To Charles Thomson
Paris May 10. 1786.
Having written to you on the 22nd. Ult. from London, I should not so soon have troubled you again but for a special case. A particular Botanical friend of mine at this place has written to Charlestown, to one Watson (the Bartram of that place) for a number of plants and seeds. The former will be sent next fall, the latter perhaps earlier. There being no direct conveiance between Charlestown and this place, it became necessary to use N. York as an intermediate stage. They will come there therefore. My friend having no acquaintance there either to receive and forward them, or to pay for them on their receipt there, I have undertaken to have this done. In so doing I counted on your friendship, and ventured to desire that either Watson, or a Mr. Evely (to whom the letter went) should draw on you for their amount, address them to you, and I ventured to undertake that you would be so good as to receive and forward them to the American Consul at L’Orient, by the packet; and in short that you would do whatever should be necessary at New York to ensure their being kept and forwarded in good condition. What they will amount to, we know not, or the money should have been sent. It will probably be some guineas, but your draught on me for the money shall be answered on sight, or I will send it to you in the form of money, books, or any thing else you want. I beg your pardon for this presumption. It must be found in the sincerity with which I am Dr. Sir your friend & servt.,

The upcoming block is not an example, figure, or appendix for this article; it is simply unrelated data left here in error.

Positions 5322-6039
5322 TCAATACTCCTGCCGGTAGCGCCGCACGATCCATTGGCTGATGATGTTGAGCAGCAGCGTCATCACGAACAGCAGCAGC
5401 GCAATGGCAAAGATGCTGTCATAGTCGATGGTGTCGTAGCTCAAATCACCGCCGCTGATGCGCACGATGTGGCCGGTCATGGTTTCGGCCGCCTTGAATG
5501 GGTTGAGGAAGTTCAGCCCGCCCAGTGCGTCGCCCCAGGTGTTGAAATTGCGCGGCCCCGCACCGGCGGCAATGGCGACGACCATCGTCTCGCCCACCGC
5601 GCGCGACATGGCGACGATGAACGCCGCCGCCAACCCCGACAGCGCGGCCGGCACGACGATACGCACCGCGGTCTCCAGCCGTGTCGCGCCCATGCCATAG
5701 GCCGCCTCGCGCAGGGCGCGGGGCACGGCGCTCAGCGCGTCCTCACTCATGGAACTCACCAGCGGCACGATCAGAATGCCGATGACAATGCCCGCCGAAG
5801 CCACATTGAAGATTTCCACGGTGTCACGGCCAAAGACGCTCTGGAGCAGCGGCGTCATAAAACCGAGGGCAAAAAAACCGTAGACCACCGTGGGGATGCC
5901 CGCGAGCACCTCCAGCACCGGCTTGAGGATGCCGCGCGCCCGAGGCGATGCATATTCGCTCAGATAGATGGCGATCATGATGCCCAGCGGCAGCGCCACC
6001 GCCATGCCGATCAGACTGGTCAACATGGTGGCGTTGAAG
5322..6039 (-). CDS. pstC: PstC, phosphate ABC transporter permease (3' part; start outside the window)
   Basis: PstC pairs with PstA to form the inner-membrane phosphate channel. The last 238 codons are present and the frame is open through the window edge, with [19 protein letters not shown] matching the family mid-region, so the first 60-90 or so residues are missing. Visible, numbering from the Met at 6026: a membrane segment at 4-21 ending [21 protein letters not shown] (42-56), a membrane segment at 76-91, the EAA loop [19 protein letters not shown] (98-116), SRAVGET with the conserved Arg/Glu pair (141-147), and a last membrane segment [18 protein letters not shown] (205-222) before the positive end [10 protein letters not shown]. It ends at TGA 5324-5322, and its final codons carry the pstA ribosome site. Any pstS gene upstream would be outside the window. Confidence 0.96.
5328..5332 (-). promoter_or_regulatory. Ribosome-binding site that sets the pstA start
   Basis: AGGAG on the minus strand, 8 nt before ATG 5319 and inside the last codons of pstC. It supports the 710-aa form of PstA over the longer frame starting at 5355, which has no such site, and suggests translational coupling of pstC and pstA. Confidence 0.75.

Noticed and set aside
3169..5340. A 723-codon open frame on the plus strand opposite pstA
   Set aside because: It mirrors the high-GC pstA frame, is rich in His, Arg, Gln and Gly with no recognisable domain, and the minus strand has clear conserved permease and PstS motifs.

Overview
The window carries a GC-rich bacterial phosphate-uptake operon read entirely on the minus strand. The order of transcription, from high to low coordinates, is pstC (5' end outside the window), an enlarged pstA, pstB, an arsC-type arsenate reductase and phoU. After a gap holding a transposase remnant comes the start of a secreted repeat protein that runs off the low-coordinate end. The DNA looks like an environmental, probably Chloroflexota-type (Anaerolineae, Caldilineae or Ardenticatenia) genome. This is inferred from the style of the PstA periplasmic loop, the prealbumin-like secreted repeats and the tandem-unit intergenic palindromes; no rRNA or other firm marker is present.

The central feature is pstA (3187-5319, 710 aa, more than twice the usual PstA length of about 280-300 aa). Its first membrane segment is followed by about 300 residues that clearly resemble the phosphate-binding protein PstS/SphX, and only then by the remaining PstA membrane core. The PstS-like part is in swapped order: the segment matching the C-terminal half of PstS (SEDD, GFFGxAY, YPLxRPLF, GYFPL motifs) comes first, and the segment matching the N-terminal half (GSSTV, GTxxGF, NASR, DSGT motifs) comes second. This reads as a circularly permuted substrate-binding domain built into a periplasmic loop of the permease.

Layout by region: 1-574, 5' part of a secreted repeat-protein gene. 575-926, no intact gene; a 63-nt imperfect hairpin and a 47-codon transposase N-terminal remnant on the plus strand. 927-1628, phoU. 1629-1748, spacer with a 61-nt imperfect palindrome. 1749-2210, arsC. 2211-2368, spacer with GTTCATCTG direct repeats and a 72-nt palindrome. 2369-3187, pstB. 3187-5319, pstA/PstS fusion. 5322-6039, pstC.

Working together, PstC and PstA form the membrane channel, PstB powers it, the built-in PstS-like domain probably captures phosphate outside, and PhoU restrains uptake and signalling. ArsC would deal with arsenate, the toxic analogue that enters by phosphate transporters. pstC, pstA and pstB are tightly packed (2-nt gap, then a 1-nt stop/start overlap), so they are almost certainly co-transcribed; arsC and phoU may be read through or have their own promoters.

RC (DLC: Thomson Papers). PrC (DLC: TJ Papers).
A particular Botanical friend: Following the entry in SJL for this letter TJ wrote: “[Mad. de Tessé].”